Those programs may be better than the sex offender registry, but they still seek to punish young people who have fundamentally done nothing wrong. A sexting diversion program is nothing more than court-mandated slut-shaming where teens are told that their sexual expression is so wrong that the state is intervening to teach them a lesson. And for victims of nonconsensual pornography like Jane, I worry that a program requiring her to “admit guilt” sends the atrocious, taxpayer-funded message that she’s responsible for her own sexual harassment.

It’s the same logic that leads district attorneys to throw rape survivors in jail to force them to testify: prosecutors say they’re punishing women and girls for their own good, as though they knew better. As though it’s worse for a young woman to send a completely consensual risque photo to her boyfriend than to end up on the sex offender registry.

It’s past time for courts to step in — sending nudes shouldn’t turn teens into sex offenders. In a 2010 case, the Third Circuit upheld a restraining order against a Pennsylvania DA who threatened to prosecute three teens for sexting unless they agreed to a re-education program, finding the case implicated the Constitutional rights of the girls and their parents. More of this, please. And as for Jane, the ACLU of Minnesota is stepping in on her side.  

As #MeToo disrupts longstanding imbalances of workplace power, we’ve seen a chorus of misguided writers clutching their pearls over punishing people for mere flirting. If you’re worried about a sex panic, maybe you should worry less about flirting and more about the local prosecutor’s office turning teens who send nudes into sex offenders.

Image Credit: ACLU of Minnesota

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diannemharris
9 days ago
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3 Pro Soccer Players Take On 100 Kids In A Wildly Entertaining Soccer Match

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In a Japanese New Year tradition that puts America’s bowl games and outdoor NHL games to shame, three pro soccer players took to the field to take on 100 children comprising the other team. No doubt many wistful adults have wondered how they would fare as fully-grown contestants against much younger opponents, and that very hypothetical has become a reality in this surreal, chaotic contest. 

90 children took to roaming the field while no less than 10 hung back to serve as goalkeepers during the beautiful frenzy. Inevitably, the hoard of children spent as much time colliding and evading each other as they did taking on the trio of pros from the Japanese J League. 

Here’s a video of the encounter, which serves as an answer to the question no one asked, “What if the Puppy Bowl was played with people?” 

Further hampering the pros is their reluctance to kick the ball so hard that it harms one of the ubiquitous children, so they’re left passing and shooting at half-speed for safety’s sake.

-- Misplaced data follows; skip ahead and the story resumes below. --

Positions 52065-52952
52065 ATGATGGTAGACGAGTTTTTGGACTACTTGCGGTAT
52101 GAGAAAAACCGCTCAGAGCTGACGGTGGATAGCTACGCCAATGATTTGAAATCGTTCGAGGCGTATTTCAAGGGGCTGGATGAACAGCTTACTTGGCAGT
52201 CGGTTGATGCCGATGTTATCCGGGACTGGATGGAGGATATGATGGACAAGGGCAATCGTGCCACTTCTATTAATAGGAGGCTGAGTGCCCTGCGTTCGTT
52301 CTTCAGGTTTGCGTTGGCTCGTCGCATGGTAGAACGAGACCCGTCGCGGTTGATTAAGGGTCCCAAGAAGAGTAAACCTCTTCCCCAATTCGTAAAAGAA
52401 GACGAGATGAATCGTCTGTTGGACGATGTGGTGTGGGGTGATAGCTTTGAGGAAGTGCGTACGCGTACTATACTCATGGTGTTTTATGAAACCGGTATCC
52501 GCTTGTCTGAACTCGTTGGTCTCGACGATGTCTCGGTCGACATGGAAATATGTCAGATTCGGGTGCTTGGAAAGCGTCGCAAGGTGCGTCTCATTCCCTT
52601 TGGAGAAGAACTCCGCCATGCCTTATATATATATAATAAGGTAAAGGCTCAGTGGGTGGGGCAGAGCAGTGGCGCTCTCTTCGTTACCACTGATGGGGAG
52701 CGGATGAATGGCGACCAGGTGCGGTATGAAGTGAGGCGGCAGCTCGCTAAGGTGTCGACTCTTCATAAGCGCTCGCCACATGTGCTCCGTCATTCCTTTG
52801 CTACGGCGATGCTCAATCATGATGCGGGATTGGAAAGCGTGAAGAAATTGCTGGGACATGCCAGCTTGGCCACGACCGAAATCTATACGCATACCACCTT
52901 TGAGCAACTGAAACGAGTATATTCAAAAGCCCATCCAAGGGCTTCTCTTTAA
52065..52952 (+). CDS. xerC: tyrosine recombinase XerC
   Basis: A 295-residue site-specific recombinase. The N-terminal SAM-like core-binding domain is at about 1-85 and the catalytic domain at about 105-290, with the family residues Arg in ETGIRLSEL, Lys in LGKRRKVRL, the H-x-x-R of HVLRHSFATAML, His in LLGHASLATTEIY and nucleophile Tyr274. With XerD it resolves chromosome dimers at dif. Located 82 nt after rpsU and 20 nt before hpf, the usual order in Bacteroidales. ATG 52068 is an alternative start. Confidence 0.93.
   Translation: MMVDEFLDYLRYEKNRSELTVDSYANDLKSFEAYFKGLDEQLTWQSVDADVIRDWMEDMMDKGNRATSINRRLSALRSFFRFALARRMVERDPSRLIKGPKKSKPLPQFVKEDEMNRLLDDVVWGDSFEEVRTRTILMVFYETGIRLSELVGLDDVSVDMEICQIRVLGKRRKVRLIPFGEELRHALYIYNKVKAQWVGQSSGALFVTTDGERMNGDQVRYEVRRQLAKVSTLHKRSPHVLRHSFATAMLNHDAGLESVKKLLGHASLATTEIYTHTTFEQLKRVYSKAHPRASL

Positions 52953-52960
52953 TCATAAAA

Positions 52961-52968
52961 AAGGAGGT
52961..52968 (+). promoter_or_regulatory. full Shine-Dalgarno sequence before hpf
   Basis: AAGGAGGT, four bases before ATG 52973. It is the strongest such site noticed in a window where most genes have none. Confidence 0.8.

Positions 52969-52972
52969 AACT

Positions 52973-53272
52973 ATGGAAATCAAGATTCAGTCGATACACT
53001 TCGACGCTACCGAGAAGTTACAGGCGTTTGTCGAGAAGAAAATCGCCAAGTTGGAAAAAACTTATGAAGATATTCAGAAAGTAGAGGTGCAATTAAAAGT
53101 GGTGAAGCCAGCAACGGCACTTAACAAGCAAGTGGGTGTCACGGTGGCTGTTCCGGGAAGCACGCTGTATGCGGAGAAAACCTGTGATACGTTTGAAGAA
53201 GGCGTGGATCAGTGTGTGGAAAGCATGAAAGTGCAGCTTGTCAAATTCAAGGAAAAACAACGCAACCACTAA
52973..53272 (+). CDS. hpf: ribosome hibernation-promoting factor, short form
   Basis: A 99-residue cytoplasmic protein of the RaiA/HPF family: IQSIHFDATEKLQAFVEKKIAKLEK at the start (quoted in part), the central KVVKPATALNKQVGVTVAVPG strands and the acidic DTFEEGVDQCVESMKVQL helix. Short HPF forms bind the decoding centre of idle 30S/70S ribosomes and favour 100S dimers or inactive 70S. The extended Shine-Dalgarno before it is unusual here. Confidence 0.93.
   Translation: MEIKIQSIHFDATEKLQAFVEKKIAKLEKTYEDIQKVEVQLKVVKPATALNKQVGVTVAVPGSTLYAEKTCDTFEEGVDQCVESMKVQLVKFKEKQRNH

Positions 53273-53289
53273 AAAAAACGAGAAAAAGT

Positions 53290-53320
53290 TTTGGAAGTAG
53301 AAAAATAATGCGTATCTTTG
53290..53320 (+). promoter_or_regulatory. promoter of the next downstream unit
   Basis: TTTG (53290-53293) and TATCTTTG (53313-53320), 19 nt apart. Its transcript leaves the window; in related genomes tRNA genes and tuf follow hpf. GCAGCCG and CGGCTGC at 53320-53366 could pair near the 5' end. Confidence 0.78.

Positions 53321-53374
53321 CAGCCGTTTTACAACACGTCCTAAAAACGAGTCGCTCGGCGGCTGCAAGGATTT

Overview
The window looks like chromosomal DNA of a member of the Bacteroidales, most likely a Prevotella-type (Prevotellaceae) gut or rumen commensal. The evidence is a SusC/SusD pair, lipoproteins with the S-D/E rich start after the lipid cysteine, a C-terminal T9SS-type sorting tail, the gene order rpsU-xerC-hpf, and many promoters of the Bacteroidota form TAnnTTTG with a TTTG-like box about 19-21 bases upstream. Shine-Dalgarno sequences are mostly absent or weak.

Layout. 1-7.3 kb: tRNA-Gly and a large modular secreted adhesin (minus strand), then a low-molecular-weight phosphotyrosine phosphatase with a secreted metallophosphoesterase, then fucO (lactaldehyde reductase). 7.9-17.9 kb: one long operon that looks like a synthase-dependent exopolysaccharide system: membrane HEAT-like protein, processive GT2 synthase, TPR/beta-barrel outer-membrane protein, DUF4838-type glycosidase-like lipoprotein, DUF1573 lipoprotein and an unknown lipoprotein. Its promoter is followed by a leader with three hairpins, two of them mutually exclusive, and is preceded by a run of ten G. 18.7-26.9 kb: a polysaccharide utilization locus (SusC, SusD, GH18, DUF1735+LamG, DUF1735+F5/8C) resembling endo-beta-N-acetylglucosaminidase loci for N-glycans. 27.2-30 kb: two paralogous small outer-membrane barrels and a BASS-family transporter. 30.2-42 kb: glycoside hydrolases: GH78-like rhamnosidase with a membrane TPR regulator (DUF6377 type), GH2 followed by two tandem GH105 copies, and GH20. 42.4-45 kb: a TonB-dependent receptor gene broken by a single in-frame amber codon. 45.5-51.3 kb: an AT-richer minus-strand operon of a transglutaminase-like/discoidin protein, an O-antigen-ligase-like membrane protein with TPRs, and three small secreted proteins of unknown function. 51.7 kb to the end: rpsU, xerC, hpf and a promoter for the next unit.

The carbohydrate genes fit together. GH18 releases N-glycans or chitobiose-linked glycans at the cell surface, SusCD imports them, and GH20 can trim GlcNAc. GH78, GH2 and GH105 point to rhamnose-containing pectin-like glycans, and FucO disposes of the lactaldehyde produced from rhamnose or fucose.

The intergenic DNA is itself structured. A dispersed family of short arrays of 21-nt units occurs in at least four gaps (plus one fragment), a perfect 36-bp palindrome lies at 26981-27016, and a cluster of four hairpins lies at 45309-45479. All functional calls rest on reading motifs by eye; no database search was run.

The contest appears simply a race to score the first goal, which the pros were able to manage somewhat unfairly by knocking in a header over the pint-sized wall of goalkeepers. 

Such absurd contests are common on Japanese television shows, which once aired a contest in which three Olympic fencers took on 50 amateurs in a far more intense contest. 

Fortunately, none of those contestants were little kids. Even Japanese game shows have their limits. 

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diannemharris
10 days ago
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hannahdraper
10 days ago
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Washington, DC
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QOTD

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What a world:

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hannahdraper
16 days ago
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Washington, DC
diannemharris
16 days ago
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Great Wall of China Slide in Huairou, China

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Looking ahead on the slide.

Millions of people dream of one day standing atop the Great Wall of China. But at the wall’s Mutianyu section, visitors have the opportunity to experience the world wonder in a much more thrilling way: by whizzing down it in a toboggan slide.

Though the majority of visitors to the famous flock to the easily accessible Badaling segment, it's worth driving just two hours north to Mutianyu. There, after ascending to the top of the Great Wall via gondola, chairlift, or foot, you can return to the base by zooming down a steep, zig-zagging slide, with views of the Great Wall along the way.

The ride, which runs adjacent to the wall, lasts about five minutes depending on how much you apply the brakes with the joystick attached to your cart. The average speed on the slide is 12 mph, although a few adrenaline junkies might reach much higher top speeds. It isn't just for daredevils—celebrities like Michelle Obama and Peyton Manning have taken their turns on the slide, too.

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diannemharris
24 days ago
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Ooh!
hannahdraper
24 days ago
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I've been there! It's super fun!
Washington, DC